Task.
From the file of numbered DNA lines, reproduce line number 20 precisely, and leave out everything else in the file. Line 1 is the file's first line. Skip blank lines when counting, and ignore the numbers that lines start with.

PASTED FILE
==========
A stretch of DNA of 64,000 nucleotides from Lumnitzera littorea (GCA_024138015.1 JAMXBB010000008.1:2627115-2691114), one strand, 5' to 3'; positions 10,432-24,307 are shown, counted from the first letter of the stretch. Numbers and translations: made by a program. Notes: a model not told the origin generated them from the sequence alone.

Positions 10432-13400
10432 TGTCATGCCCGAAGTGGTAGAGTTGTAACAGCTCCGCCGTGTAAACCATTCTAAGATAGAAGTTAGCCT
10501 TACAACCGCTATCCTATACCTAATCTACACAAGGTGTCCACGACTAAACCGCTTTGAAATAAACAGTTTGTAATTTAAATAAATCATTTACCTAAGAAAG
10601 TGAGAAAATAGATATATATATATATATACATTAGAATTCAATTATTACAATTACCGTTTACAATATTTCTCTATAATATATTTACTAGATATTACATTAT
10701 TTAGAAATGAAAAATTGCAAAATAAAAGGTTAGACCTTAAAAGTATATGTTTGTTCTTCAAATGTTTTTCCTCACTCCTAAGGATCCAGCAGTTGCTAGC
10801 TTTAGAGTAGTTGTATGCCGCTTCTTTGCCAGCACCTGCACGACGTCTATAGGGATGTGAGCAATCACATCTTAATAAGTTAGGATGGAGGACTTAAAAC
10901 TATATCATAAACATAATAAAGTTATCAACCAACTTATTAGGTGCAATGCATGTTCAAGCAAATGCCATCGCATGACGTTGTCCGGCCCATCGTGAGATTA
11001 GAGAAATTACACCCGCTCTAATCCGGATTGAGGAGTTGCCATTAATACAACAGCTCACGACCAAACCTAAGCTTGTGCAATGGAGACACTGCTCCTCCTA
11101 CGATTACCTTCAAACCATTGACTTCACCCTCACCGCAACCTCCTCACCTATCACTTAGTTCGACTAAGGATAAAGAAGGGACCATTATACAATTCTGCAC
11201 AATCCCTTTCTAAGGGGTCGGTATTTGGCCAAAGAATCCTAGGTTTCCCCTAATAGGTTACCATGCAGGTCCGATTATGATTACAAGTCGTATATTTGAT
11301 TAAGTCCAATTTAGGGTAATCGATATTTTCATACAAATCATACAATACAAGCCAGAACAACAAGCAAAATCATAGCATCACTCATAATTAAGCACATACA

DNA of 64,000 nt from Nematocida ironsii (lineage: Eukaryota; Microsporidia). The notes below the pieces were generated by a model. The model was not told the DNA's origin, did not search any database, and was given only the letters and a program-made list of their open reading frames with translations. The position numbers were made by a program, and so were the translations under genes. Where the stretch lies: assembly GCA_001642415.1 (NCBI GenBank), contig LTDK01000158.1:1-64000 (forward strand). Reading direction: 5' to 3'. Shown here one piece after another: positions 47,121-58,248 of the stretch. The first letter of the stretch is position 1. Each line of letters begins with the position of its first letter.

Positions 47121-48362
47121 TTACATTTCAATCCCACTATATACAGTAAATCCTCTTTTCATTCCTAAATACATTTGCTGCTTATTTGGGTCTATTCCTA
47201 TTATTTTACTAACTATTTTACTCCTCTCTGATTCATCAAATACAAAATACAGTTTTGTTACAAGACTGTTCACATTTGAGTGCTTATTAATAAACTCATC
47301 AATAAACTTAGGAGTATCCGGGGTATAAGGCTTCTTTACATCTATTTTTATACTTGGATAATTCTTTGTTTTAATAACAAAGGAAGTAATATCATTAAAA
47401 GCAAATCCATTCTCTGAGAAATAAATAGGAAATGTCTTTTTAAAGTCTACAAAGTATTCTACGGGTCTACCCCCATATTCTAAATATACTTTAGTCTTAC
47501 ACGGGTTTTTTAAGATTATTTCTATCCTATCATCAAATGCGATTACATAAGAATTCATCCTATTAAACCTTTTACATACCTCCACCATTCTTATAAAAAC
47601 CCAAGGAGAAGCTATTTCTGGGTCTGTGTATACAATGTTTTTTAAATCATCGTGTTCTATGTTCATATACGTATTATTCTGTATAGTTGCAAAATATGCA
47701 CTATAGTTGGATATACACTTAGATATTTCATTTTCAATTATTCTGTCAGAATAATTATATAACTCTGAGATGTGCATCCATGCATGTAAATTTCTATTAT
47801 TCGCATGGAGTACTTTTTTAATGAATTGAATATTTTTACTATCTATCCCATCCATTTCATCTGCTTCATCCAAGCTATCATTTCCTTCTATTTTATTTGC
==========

47601 CCAAGGAGAAGCTATTTCTGGGTCTGTGTATACAATGTTTTTTAAATCATCGTGTTCTATGTTCATATACGTATTATTCTGTATAGTTGCAAAATATGCA